Patna, Nov 8: The electoral marathon in Bihar has come to a halt. The results of legislative assembly elections are out. Nitish Kumar, the reigning chief minister and the face of Mahagathbandhan in the poll-bound state has once again emerged as the unanimous choice of electorates. For a consecutive third term, Nitish will lead the state. However, this victory, though comes against a formidable opponent in the form of Narendra Modi, it has left Nitish in a weak position and his political career could meet the tragic fate as that of socialist stalwart V P Singh.
The national political discourse in the nation in 1989 could be equated with the contemporary political scenario. BJP has now replaced Congress and is the new nodal point in nation’s politics. Despite facing electoral reversal in Delhi and Bihar, Narendra Modi is still the centrifugal force in Indian politics. (ALSO READ: Bihar Election Results 2015 Live Updates)
Nitish Kumar sidelined his personal ego to stitch an alliance with arch rival Lalu Prasad Yadav and Congress, despite hailing from the politics of anti-Congressism. The coalition was based on the primary goal of stopping BJP to come to power.
Though Nitish has won the polls, his government would ride on the shoulders of two of the most corrupt and opportunistic forces. Lalu Prasad Yadav, known for his horrific rule of 15 years in Bihar which converted the state into an abode of junge raj, along with the grand-old party which was driven out of Bihar following the Mandal revolution are now the partners of Vikas Purush Nitish Kumar.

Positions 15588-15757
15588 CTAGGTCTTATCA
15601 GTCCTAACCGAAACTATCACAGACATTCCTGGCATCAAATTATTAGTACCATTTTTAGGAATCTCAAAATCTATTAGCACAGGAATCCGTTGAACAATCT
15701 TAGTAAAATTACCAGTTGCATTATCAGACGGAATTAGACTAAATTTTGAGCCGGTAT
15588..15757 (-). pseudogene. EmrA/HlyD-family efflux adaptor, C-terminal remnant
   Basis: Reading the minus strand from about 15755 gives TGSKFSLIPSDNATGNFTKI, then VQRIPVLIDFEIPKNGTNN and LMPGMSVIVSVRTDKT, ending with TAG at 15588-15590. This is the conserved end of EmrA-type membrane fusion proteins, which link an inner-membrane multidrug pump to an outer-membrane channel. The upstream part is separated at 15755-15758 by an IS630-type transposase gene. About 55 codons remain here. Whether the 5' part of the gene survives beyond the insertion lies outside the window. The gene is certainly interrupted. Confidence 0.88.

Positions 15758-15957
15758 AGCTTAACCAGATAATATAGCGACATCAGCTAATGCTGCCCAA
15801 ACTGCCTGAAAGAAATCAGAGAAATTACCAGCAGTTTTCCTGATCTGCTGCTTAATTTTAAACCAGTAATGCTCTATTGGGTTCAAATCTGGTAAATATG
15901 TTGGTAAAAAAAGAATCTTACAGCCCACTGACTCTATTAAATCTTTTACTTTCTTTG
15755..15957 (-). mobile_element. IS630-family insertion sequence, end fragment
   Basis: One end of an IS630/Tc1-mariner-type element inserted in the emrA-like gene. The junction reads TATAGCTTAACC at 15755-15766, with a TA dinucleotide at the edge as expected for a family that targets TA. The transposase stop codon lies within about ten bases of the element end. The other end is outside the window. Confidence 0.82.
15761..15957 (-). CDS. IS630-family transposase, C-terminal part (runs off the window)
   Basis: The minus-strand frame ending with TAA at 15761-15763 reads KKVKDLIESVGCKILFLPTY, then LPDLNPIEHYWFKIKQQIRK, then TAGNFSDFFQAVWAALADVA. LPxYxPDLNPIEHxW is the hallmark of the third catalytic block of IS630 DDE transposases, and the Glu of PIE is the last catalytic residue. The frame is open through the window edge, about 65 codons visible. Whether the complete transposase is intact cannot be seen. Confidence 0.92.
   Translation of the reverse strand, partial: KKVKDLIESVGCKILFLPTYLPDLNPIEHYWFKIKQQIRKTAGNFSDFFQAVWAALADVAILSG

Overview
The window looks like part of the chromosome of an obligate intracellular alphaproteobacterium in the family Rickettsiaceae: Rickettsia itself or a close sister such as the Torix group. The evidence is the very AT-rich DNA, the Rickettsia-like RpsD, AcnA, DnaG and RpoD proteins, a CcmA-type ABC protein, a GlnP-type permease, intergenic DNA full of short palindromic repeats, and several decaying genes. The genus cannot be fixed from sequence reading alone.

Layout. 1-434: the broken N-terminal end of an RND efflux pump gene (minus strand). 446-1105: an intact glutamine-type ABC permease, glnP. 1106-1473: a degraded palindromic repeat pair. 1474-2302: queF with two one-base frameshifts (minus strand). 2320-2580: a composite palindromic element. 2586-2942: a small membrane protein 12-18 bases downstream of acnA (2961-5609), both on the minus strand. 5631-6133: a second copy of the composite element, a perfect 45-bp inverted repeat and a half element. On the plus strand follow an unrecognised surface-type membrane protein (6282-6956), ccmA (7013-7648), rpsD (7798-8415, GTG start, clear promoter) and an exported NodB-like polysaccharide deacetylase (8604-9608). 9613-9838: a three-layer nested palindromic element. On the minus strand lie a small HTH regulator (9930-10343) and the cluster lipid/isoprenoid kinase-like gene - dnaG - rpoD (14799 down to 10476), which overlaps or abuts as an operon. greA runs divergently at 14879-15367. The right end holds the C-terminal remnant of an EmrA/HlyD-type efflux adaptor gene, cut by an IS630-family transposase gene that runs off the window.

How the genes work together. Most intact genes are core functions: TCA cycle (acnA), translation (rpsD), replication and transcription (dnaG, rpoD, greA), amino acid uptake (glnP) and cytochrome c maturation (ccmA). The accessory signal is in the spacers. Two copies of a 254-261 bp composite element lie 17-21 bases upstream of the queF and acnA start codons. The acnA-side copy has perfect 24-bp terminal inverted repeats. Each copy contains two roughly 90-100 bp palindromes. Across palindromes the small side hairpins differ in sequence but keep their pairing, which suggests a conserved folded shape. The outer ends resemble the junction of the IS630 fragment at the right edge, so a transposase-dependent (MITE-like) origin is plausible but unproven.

Similarly, V P Singh rode to power in 1989 by forming a coalition of extremes involving the Janata Dal, Left Front and right-wing BJP. The agenda of V P Singh was strikingly similar to Nitish Kumar: ‘Development along with social justice’.
During his tenure, he did not face stiff opposition from the single largest party Congress, but from alliance partners who constantly mounted pressure on him.
The reign of V P Singh was nothing short of a social revolution since he implemented the ‘Mandal Commission’ rather than paying lip service to the cause of uplifiting the backwards. However, right-wing BJP constantly pressured him to act on the Ram Janmbhoomi issue, even demanding him to order the demolition of Babri Masjid.
Since V P Singh acted on his own and got Lal Krishna Advani arrested for spreading rampant communalism, BJP broke away from the alliance. Shortly, thereafter Chandrashekhar defected along with his 64 MLAs and formed Samajwadi Rashtra Dal forcing V P Singh to resign as the Prime Minister.
Though, Nitish would be leading Bihar, Lalu Prasad Yadav, will be an equal part of the government, if not more. For someone whose politics rest on the support of strongmen and ground-level caste based engineering, why would he allow Nitish to eradicate the remnants of his jungle raj.
The survival of alliance depends on two factors: Firstly, Nitish would constantly be mounted under the pressure of alliance partners Lalu and Congress. And most importantly, the coalition would remain intact till the point where BJP remains a force to reckon with in Indian politics. As BJP begins losing significance, one would find a Chandrashekhar in Lalu Prasad Yadav and subsequently Nitish Kumar will walk down the same path of V P Singh.